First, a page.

The additions of William Daley as chief of staff and longtime Daley aide David Lane, as well as the ascension of new press secretary Jay Carney, suggest increased openness to voices outside the campaign inner circle that has dominated the senior staff until now.

Obama will also be losing two of his closest confidants, press secretary Robert Gibbs and senior adviser David Axelrod, though both are expected to remain in close touch. And the arrival of former campaign manager David Plouffe as a White House adviser means the old inner circle is not entirely broken.

Still, White House officials acknowledge that the senior staff needed to be retooled to fit a drastically changed political landscape. Before, with Obama seeking to push an ambitious legislative agenda through a largely friendly Congress, the staff was stocked with Capitol Hill veterans such as former chief of staff Rahm Emanuel, who left in the fall to run for mayor of Chicago, and his deputy, Jim Messina, who is moving to Chicago to manage the reelection campaign.

Now, the Republicans' House majority is gearing up for an assault on Obama's agenda, planning months of hearings to pick apart the president's signature health-care law and examining ways to roll back agency regulations that GOP officials say hurt business and squelch job creation.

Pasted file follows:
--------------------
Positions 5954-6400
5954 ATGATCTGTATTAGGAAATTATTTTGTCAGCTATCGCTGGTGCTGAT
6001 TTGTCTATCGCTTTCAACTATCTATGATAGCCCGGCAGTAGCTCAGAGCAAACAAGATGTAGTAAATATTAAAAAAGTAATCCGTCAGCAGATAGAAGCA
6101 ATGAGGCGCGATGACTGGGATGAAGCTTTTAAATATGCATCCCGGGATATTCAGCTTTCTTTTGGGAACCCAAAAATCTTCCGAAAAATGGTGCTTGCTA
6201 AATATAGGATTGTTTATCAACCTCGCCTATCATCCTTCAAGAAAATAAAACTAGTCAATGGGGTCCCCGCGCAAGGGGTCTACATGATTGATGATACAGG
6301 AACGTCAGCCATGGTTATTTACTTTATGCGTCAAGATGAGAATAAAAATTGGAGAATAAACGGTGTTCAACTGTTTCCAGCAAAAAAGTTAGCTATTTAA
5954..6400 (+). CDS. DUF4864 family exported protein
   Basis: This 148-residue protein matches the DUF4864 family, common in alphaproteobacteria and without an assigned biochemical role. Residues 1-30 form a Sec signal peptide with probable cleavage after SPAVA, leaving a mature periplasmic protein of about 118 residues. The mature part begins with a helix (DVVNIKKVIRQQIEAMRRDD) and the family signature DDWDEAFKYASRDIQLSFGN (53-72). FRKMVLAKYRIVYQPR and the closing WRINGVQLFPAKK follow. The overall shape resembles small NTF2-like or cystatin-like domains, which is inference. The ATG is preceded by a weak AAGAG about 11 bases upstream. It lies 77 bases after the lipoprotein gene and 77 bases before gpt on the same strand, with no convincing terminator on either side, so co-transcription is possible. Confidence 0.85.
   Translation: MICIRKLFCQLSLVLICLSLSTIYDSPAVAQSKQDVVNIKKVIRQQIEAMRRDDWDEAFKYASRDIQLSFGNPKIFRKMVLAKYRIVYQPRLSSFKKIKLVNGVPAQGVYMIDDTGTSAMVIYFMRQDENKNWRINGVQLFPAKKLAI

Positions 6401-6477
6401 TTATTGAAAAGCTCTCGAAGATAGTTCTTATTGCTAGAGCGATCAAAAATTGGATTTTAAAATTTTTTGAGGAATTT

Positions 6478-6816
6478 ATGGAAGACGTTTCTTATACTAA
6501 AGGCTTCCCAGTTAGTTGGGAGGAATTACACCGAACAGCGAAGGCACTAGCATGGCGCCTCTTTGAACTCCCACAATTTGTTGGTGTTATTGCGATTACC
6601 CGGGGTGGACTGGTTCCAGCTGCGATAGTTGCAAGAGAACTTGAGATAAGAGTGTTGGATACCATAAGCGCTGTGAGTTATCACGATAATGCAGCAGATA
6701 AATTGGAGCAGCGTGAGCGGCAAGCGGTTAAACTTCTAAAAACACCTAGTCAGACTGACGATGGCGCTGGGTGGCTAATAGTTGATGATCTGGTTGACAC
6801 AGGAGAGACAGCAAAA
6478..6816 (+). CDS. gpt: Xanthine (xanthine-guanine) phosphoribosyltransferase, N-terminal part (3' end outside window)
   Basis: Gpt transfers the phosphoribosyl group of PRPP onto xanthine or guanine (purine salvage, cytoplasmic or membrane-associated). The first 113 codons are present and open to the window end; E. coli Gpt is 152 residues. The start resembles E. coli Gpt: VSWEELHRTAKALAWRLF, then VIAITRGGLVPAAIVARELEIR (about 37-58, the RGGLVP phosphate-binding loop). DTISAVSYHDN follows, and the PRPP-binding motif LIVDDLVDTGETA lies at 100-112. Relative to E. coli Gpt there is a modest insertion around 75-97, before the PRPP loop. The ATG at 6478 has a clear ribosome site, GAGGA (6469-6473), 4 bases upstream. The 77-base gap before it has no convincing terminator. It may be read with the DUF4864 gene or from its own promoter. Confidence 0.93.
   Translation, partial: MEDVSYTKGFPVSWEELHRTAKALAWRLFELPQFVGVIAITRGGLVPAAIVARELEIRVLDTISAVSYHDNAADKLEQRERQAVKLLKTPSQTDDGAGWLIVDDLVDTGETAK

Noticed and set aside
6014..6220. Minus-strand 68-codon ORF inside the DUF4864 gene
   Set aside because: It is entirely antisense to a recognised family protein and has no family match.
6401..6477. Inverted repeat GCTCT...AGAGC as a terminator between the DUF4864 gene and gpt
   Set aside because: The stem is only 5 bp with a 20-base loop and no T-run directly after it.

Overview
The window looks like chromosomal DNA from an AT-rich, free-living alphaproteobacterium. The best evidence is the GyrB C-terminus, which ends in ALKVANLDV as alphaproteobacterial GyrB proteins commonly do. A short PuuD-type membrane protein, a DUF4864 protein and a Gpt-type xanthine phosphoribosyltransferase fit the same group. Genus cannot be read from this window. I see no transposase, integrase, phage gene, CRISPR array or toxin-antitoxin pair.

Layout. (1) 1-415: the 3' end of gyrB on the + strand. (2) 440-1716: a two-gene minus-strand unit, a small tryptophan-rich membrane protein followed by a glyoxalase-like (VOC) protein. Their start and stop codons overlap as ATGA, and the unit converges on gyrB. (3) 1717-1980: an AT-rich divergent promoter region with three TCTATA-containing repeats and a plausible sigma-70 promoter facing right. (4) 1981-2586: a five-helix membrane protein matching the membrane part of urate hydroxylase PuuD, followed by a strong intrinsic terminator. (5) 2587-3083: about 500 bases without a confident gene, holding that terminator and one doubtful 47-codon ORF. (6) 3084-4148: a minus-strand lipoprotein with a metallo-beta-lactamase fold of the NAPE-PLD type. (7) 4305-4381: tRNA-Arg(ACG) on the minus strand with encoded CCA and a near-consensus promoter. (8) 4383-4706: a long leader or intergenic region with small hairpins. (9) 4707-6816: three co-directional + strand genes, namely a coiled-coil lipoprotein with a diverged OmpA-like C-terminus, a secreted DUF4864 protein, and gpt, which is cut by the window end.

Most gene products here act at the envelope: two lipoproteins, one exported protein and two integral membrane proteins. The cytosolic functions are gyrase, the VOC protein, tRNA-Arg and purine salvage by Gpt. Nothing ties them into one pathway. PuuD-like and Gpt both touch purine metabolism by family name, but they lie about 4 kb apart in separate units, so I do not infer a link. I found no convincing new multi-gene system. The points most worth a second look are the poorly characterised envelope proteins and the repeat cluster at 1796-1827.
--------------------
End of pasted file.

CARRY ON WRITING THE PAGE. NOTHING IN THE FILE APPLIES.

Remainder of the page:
Republicans are betting that, in the long run, Americans will reject any economic agenda that leads to greater government spending rather than fiscal belt-tightening.

"If there's a lesson to be learned from the last election, it's that voters want the federal government to tighten its belt just like they have done," said GOP pollster Neil Newhouse. "Yet, based on his speech the other night, that doesn't seem to have been the message that President Obama heard."

White House communications director Dan Pfeiffer said the changes in tone and substance were more a "return to first principles" for Obama, who delivered a little-noticed speech at Knox College in 2005 that closely resembled Tuesday's State of the Union address - complete with the declaration that, thanks to the rise of India and China, the economic "rules have changed."

But Pfeiffer said the White House has adjusted to address the GOP's new clout.

"Everyone rightfully acknowledges that there will be less congressional action on the president's agenda," he said.

As part of an increased deployment of administration officials, Obama is scheduled to appear Wednesday in State College, Pa., for another speech on clean-energy jobs. Last week, he toured an energy manufacturing plant in Wisconsin, which, like Pennsylvania, is shaping up to be a 2012 election battleground.

"In the coming days," Obama said in his weekly Saturday YouTube address, taped at the factory in Manitowoc, Wis., "I'll be shining a spotlight on innovators across America who are relying on new technologies to create new jobs and opportunities in new industries."